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On Thu, Nov 25, 2010 at 3:54 PM, Robert Holtzman <> wrote:
On Wed, Nov 24, 2010 at 04:44:42PM -0500, Marc Par� wrote:
Le 2010-11-24 16:20, Robert Holtzman a écrit :

The best and most practical way is to help them out. The bottom line
is that we would like every type of individuals to use our office
suite and to be happy with it. I have yet to be on one "help" list
or help forum where this question has not been asked and the best
approach has always been to be courteous and help out. It always
leave the user grateful and satisfied.

One of the best ways to help them out would be to (gently, if that makes
you feel better) instruct them that it is customary to do a modicum of
research and try what's found before posting a question to a list. Also,
the post should include the standard information, s/w version, OS, etc.
If you have been participating in mail lists for very long, I'm
surprised you don't recommend this yourself.

Let's not assume that they can't/refuse"won't make an effort to
learn and just help them out. After all, they are here for help.

If there are too many of these individuals on our help lists, then I
would say that our help list has internal problems that need to be
addressed. This would be more of our problem than theirs.

This might be true if the contributors to the list were paid employees
or if the posters were paying for help. In that case pandering to lazy
users with an infuriating sense of entitlement might be excused because
one does not piss off a paying customer. The truth is, however, that the
contributors are unpaid volunteers who hang here from altruistic
motives and as such are entitled to the respect of not having their time
wasted trying to guess the problem from incomplete questions.

I have no problem guiding someone who needs to learn how to ask
questions. Somewhere I've got that page bookmarked
( and refer people
to it occasionally. I too am put off by people who feel entitled to
immediate help and abuse the knowledgeable mailing list contributors.
In a similar way, it is a turn off to hear some arrogant blather from
one of the knowledgeable contributors who insists that everyone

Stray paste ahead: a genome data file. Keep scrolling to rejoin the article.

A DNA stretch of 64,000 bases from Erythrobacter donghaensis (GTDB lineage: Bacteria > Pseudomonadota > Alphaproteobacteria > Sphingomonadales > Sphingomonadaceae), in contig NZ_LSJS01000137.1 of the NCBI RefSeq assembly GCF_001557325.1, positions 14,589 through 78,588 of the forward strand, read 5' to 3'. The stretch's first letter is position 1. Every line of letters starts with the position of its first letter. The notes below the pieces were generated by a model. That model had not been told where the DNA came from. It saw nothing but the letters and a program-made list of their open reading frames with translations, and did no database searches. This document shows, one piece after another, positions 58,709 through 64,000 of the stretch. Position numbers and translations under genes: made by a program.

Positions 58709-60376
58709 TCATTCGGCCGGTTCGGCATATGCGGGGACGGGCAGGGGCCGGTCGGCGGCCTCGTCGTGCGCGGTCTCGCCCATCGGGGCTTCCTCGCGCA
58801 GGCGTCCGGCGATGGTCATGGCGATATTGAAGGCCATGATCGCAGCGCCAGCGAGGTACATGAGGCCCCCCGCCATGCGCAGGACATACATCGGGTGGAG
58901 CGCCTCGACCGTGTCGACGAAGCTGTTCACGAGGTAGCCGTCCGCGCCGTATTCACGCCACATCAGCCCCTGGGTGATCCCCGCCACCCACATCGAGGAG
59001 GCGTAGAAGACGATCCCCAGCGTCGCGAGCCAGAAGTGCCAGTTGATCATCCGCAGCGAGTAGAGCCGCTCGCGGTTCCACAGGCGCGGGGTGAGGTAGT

interact with the list in a particular way. Both are inconsiderate.

Following this thread, I recall no one saying that the knowledgeable
contributors are not entitled to respect. They also don't need to
waste their time guessing problems. It is a simple matter of someone
replying to the message, respectfully pointing out the need for
complete information. There is no need to belittle people or beat them
up because they don't use CLI.

This may have little to do with installation instructions but it
addresses the flavor I'm getting from some of the messages that *all*
users should be catered to and the clueless ones not be guided into the
right way to ask questions but be tolerated and spoon fed. I have
nothing against clueless users. That's how everyone starts out but, I
remember being guided (sometimes not so gently) in how to ask questions.
I'm not advocating *all* noobs become proficient sysadmins but running a
few simple searches and trying a few things is a far cry from that.

As far as I'm concerned there is too much of what I call the servant
mentality on this list. I don't find nearly as much on any of the other
lists I'm involved with, including the ubuntu-users and firefox-support
lists which get their share of newly minted users who barely know how to
turn their computer on.

Feel free to disagree with me but that's my take on these things.

Bob Holtzman

I do not recall any recommendation that noobs shouldn't be guided to
be effective in their queries. F/OSS forums and mailing lists function
amazingly well, and mailing list/forum etiquette is common across most
of the ones I know about.  I too started as a dummy (well, more of a
dummy). I couldn't figure out why there was no reply to my question
about lspci-v (no space). It took me several days to figure out the
format of CLI commands. No one beat the crap out of me; there was just
no answer. It took me several days to understand why. It was a
respectful lesson about Linux.

Considering that Ubuntu/Kubuntu users have been singled out in this
   The first post in ubuntuforums is:
      [sticky] Suggestions on how to get your support questions
answered as quickly as possible
   and in kubuntuforums: Please Read Before Posting/Search before
posting (also sticky)
It might be useful to point those ()ubuntu or other naive users to
these posts.

I see nothing wrong with guiding a new user with a few direct words
about community software and a link to ESR's smart question site
(maybe there could be a LibO "Read This First"). That's not
disrespectful. If someone is a jerk who thinks that they are entitled
to an immediate answer from well-meaning volunteers, it's not the LibO
forum or mailing list's issue to get them straightened out on the
honey and vinegar equation. Some jerks are committed to being jerks. I
personally don't have much use for them, but I still may answer their
query if it adds value for the community at large.


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